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Tuesday, June 09, 2015

Putin keeps dead military troops secret - how can Russian people put up with this autocracy?

Autocracy-  government system in which a supreme power is concentrated in the hands of one person, whose decisions are subject to neither external legal restraints nor regularized mechanisms of popular control. Nevertheless, even the autocrat Vladimir Putin in Russia is subject to a coup d'├ętat or insurrection. 

In fact, Putin is setting up an insurrection opportunity by refusing to let his government acknowledge military deaths. This oppression can't be tolerated.  Regardless of what kind of benefits the military might feel entitled to, the regard for the dead is of the highest value.  
Although war can often leave behind many unknowns, the fact is, to oppress the names of the military dead is irresponsible. 

Ivan Nechepurenko reported in The Moscow Times and printed in the June 12, 2015 The Week.

You can now be jailed for reporting on Russian death in Ukraine, said Ivan nechepurenko.  

President Vladimir Putin has signed a law that classifies all military casualties as state secrets - in times of both war and peace. Even the families of dead or injured troops will now be barred from talking about what happened to their loved ones. In fact, the decree formalizes what has been an effective Russian policy since the beginning of the Ukraine conflict.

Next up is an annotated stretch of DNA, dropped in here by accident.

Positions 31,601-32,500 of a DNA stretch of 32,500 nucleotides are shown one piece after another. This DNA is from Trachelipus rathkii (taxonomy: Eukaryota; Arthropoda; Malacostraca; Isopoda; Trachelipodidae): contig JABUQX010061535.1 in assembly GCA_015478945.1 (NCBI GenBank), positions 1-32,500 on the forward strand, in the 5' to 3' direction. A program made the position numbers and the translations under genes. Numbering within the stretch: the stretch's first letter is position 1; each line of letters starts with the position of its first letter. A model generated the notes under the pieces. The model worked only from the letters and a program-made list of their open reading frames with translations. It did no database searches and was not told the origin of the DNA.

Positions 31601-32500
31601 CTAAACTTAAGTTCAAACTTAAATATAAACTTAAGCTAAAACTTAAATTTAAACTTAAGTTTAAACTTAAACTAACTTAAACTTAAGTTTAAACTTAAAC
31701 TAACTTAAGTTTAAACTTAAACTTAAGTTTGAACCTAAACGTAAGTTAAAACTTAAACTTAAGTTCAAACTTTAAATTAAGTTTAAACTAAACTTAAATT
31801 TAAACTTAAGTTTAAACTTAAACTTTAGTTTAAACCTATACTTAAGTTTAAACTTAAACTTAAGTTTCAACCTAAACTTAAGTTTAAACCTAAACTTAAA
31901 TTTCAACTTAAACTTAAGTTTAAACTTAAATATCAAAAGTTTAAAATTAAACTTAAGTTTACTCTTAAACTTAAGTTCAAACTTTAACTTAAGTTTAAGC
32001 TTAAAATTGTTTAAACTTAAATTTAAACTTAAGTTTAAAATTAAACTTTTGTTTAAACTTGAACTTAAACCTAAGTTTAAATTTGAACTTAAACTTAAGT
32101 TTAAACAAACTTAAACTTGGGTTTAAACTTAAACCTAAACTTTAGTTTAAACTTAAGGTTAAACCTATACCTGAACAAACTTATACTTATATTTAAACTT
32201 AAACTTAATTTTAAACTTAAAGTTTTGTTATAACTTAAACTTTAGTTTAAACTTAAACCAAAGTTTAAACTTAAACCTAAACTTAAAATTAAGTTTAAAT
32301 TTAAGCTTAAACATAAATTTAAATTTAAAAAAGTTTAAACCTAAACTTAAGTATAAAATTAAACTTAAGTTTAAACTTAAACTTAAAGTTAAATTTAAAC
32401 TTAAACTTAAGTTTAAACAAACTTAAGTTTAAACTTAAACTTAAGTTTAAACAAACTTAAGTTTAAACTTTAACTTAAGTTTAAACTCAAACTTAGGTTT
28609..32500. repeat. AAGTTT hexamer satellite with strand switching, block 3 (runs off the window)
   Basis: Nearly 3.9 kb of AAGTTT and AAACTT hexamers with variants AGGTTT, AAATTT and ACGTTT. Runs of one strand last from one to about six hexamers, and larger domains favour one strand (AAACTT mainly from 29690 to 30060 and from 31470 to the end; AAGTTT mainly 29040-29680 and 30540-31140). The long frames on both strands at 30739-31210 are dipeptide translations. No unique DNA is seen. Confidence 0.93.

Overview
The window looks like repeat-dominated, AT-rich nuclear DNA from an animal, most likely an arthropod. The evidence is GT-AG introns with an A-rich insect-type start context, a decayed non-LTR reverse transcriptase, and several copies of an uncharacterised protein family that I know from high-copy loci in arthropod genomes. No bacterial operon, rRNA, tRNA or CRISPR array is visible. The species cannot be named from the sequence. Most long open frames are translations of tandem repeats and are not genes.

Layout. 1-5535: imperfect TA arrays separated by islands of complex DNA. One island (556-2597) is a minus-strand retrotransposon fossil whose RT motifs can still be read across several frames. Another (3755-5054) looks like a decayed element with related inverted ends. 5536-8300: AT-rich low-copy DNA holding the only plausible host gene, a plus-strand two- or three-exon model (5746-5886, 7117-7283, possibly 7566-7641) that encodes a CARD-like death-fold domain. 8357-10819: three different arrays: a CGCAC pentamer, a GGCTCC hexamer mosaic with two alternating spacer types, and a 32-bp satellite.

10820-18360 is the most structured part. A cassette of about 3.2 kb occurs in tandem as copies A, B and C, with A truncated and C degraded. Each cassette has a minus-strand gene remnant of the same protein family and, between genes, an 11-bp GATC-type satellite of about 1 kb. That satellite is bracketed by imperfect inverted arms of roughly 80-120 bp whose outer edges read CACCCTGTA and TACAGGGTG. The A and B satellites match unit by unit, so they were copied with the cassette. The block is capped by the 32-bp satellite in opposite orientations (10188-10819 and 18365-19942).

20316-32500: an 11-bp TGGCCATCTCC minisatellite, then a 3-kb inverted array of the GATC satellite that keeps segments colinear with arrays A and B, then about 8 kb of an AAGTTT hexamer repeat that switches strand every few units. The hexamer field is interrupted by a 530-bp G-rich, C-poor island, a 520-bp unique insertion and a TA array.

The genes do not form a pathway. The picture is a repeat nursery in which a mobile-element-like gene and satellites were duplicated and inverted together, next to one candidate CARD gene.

The Kremlin has consistently denied that Russian soldiers are fighting alongside pro-Russian rebels, and it - or someone - has punished those who say otherwise. When the Pskovskaya Gubernaia reported on secret funerals for paratroopers killed in Ukraine, one of its journalists, "was severely beaten by three unidentified men."  Opposition leader Boris Nemtsov was working on a report about the deployment of Russian troops to Ukraine when he was murdered in Moscow in February.  

Legal and military experts told us that the decree is in itself "further confirmation of Russia's direct involvement in the Ukraine conflict." But that vague confirmation is all we can now hope for.

"The main consequence of this law," says Alexander Peredruk of the Soldiers' Mothers Committee, "is that it will basically be impossible to obtain information."

Indeed, this blog is calling for President Putin to leave his autocratic government and turn his leadership over to a someone who the world can trust. 

Unfortunately, perhaps Putin is rightly terrified about letting go of his autocracy because, in so doing, his name will soon be conveniently forgotten.

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